Rome‘s Colosseum was visibly cleaner on Friday as Italy showed off the latest phase of restoration of one of its most famous landmarks.
Prime Minister Matteo Renzi, speaking on a stage in the amphitheatre built to host gladiatorial contests nearly 2,000 years ago, hailed the mammoth clean-up project as an example for protecting the country’s vast cultural heritage.
Italy’s monuments were neglected for decades amid shrinking government funding and alleged mismanagement, which put some of its 51 UNESCO World Heritage sites at risk of crumbling.
They included the Colosseum, which had fallen into disrepair when luxury shoemaker Tod’s pledged 25 million euros ($28 mln) to restore it five years ago.
The project risked being cancelled after coming under scrutiny from regulators and unions, mostly over the awarding of the restoration contract, but the cleanup of the outer surface of the amphitheatre, which required covering parts of it in scaffolding, is now complete.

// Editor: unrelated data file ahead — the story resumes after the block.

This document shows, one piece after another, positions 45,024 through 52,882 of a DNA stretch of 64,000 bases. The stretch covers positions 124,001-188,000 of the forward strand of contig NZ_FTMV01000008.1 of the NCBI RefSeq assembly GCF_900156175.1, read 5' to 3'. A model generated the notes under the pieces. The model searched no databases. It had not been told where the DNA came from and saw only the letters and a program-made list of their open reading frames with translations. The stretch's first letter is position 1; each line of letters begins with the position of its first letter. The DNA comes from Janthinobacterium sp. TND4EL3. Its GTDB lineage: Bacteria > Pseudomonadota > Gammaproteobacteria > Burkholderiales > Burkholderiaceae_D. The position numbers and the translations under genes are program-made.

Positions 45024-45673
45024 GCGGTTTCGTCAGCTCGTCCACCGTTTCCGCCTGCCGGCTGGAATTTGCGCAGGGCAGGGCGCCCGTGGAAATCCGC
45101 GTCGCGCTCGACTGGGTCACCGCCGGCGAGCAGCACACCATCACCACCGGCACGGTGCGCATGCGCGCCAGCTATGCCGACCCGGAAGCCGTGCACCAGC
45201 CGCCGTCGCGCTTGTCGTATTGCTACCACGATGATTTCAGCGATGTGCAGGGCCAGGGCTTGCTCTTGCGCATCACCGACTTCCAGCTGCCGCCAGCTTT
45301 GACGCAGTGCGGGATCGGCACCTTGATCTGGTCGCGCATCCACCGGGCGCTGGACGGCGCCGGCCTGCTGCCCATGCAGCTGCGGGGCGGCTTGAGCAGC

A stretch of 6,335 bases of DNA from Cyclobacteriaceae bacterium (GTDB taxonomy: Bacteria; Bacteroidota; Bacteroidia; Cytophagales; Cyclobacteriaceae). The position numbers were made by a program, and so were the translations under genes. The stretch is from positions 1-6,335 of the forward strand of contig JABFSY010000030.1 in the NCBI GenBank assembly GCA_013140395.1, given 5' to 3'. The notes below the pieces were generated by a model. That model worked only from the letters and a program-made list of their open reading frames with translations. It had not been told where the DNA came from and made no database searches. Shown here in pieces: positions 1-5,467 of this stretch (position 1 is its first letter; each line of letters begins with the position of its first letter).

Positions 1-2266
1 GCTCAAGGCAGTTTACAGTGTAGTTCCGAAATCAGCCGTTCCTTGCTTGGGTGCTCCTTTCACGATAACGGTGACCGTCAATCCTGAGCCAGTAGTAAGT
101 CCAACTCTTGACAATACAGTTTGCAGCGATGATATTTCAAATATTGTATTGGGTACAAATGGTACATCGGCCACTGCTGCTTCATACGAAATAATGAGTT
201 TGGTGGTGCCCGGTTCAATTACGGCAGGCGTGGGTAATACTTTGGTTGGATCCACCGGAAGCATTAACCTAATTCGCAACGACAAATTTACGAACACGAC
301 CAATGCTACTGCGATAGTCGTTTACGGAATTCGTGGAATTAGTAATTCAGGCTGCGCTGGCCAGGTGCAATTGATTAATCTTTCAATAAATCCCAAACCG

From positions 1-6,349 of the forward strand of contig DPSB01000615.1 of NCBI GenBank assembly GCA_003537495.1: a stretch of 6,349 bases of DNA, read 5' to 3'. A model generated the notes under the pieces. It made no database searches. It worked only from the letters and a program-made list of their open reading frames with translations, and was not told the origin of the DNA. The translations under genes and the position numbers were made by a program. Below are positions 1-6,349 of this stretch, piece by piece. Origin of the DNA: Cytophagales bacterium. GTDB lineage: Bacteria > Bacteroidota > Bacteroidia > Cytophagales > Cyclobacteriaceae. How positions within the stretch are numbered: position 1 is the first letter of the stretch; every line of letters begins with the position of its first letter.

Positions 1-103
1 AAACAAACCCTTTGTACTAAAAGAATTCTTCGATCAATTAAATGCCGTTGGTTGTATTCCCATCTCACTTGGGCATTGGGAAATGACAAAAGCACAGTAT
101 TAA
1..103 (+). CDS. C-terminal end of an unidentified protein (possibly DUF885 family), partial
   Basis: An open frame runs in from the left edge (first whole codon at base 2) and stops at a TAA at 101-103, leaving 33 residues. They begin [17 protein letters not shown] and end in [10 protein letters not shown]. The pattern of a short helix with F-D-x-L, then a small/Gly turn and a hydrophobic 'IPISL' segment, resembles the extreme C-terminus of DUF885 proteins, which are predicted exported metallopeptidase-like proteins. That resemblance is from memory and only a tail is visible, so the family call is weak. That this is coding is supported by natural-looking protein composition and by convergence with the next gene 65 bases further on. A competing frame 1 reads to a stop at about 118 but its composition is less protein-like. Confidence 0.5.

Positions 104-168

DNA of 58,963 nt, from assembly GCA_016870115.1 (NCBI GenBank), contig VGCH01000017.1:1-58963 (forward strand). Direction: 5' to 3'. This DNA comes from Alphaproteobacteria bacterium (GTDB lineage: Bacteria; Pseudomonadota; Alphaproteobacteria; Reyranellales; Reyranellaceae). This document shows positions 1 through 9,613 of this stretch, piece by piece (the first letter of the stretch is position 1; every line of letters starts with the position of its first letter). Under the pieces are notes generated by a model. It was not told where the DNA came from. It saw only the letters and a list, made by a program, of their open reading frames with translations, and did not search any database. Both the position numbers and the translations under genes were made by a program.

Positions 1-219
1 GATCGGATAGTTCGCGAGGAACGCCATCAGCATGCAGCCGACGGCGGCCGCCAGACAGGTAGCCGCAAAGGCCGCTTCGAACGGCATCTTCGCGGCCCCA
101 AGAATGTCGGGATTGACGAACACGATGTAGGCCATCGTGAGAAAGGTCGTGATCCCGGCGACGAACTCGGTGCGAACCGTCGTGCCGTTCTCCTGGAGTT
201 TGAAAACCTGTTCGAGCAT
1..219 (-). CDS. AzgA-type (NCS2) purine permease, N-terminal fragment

Renzi, standing on a floor above cages where lions and other wild animals were let loose during gladiator fights, praised the private investment in a site that attracts 6 million visitors a year.
“Someone who got their wallet out and wrote a big cheque has shown that maybe the idea that you can’t get things done in Italy is finished,” the premier said.
Over the past three years, restorers have delicately cleaned more than 10,000 square metres of the stone facade with natural-fibre brushes, applying 1,700 kilograms of lime putty and filler into cracks in the surface, while the monument remained opened to throngs of tourists.
In a bid to support its artistic heritage, Italy introduced tax credits on donations to the arts in 2014. The government has also raised the culture ministry’s budget after years of cuts.
Restoration work will now focus on the inside of the Colosseum, repairing its passageways and underground vaults and building a visitors’ centre.
Culture Minister Dario Franceschini said 18 million euros of public money has already been set aside to extend the central floor of the Colosseum in order to make it more suitable as a venue for cultural events.